The Occupational Safety and Health Administration says it recently cited one of the primary utility providing companies in Florida. This followed a May incident in which four workers landed in the hospital after they were exposed to a toxic substance — an incident that likely led to workers’ compensation claims. Anhydrous ammonia is a hazardous gas, and exposure can cause respiratory irritation, skin burns and even suffocation. Investigators determined that the dangerous release of gas was caused by a pipeline that was over pressurized.

OSHA has strict safety regulations to protect workers from anhydrous ammonia. The rules include the need for employees to wear respirators in areas in which the vapors may be present. The citations issued for the safety violations in May are apparently not as severe as expected, but the safety agency says these violations may also play a role in another ongoing investigation.

The other investigation involves a June workplace accident at the same facility in which five employees lost their lives. OSHA says after that incident the company CEO undertook to suspend similar activities until the problem is resolved; however, a union report indicates that the same types of jobs were done in August. OSHA further reports that an incident almost exactly like the one in June occurred in 1997, and proposed actions at that time were later abandoned due to the costs.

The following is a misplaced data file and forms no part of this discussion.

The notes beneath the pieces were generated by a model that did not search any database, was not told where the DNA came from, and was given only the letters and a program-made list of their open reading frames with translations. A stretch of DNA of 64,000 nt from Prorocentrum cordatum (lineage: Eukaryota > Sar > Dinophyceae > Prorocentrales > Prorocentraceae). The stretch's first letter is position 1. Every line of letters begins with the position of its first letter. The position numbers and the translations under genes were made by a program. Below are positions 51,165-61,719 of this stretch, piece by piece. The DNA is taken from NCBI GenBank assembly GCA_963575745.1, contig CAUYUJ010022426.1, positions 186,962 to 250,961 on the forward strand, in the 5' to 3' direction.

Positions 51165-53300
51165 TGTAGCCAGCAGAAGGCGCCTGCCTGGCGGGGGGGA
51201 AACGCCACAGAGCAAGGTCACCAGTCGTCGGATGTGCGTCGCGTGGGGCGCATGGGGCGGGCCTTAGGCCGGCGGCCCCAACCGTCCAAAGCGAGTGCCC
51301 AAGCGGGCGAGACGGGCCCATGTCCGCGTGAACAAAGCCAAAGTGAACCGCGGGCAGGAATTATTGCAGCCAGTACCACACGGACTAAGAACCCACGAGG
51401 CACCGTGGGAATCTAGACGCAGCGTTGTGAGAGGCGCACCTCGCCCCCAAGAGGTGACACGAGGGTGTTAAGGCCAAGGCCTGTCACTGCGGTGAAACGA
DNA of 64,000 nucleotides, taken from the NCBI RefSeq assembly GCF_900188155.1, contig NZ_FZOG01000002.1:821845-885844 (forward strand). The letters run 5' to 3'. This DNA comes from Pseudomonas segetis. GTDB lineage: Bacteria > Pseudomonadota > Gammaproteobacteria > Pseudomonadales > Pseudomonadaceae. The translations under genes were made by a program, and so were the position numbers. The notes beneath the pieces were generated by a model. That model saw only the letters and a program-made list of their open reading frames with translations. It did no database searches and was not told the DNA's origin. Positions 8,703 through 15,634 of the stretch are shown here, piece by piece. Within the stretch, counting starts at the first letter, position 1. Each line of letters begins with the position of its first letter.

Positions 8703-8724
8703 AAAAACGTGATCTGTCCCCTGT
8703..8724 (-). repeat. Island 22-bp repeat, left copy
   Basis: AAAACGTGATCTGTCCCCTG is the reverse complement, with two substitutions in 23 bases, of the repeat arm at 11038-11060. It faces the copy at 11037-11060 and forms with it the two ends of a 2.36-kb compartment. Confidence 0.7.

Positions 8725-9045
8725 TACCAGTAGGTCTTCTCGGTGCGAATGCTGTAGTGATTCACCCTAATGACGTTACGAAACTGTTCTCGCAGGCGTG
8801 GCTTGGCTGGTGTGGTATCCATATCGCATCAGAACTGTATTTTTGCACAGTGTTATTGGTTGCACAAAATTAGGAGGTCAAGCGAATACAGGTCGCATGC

Sadly, many Florida workers are exposed to workplace hazards because their employers fail to comply with safety standards. Those who suffer on-the-job injuries may be eligible for workers’ compensation benefits. Injured workers typically receive benefits to cover medical expenses, and the end-of-life expenses of deceased workers are typically covered by death benefits that may be claimed by surviving family members. Financial benefits to make up for lost income usually form part of the benefits, and an experienced Florida attorney is available to help with the claims process.

Source:, “Tampa Electric, contractor fined $43,000 in gas leak“, Kathleen McGrory, Nov. 20, 2017